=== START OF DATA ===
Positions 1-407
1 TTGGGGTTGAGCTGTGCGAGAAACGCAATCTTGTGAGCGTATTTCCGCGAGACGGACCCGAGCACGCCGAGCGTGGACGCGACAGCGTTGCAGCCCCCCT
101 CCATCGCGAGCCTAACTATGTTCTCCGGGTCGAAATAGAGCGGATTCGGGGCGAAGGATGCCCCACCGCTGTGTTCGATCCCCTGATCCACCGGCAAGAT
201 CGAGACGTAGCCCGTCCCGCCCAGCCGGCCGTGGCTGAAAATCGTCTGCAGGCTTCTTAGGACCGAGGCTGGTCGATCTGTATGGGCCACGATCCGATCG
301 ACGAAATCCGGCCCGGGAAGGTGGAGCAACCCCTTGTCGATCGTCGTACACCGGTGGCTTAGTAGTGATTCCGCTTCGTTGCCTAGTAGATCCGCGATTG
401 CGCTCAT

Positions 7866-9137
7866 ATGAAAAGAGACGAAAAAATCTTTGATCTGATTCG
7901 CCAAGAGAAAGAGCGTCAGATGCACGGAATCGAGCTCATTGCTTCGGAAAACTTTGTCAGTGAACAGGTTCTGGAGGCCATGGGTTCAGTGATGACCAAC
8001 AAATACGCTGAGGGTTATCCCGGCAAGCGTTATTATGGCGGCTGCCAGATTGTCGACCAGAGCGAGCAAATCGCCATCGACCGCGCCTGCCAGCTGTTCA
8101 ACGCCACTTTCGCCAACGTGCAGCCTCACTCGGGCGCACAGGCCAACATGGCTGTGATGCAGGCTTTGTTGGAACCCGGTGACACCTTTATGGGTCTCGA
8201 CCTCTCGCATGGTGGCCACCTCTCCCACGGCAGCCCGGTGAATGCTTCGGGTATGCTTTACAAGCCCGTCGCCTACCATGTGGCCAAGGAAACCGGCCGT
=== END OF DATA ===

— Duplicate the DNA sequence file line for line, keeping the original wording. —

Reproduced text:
Positions 1-407
1 TTGGGGTTGAGCTGTGCGAGAAACGCAATCTTGTGAGCGTATTTCCGCGAGACGGACCCGAGCACGCCGAGCGTGGACGCGACAGCGTTGCAGCCCCCCT
101 CCATCGCGAGCCTAACTATGTTCTCCGGGTCGAAATAGAGCGGATTCGGGGCGAAGGATGCCCCACCGCTGTGTTCGATCCCCTGATCCACCGGCAAGAT
201 CGAGACGTAGCCCGTCCCGCCCAGCCGGCCGTGGCTGAAAATCGTCTGCAGGCTTCTTAGGACCGAGGCTGGTCGATCTGTATGGGCCACGATCCGATCG
301 ACGAAATCCGGCCCGGGAAGGTGGAGCAACCCCTTGTCGATCGTCGTACACCGGTGGCTTAGTAGTGATTCCGCTTCGTTGCCTAGTAGATCCGCGATTG
401 CGCTCAT

Positions 7866-9137
7866 ATGAAAAGAGACGAAAAAATCTTTGATCTGATTCG
7901 CCAAGAGAAAGAGCGTCAGATGCACGGAATCGAGCTCATTGCTTCGGAAAACTTTGTCAGTGAACAGGTTCTGGAGGCCATGGGTTCAGTGATGACCAAC
8001 AAATACGCTGAGGGTTATCCCGGCAAGCGTTATTATGGCGGCTGCCAGATTGTCGACCAGAGCGAGCAAATCGCCATCGACCGCGCCTGCCAGCTGTTCA
8101 ACGCCACTTTCGCCAACGTGCAGCCTCACTCGGGCGCACAGGCCAACATGGCTGTGATGCAGGCTTTGTTGGAACCCGGTGACACCTTTATGGGTCTCGA
8201 CCTCTCGCATGGTGGCCACCTCTCCCACGGCAGCCCGGTGAATGCTTCGGGTATGCTTTACAAGCCCGTCGCCTACCATGTGGCCAAGGAAACCGGCCGT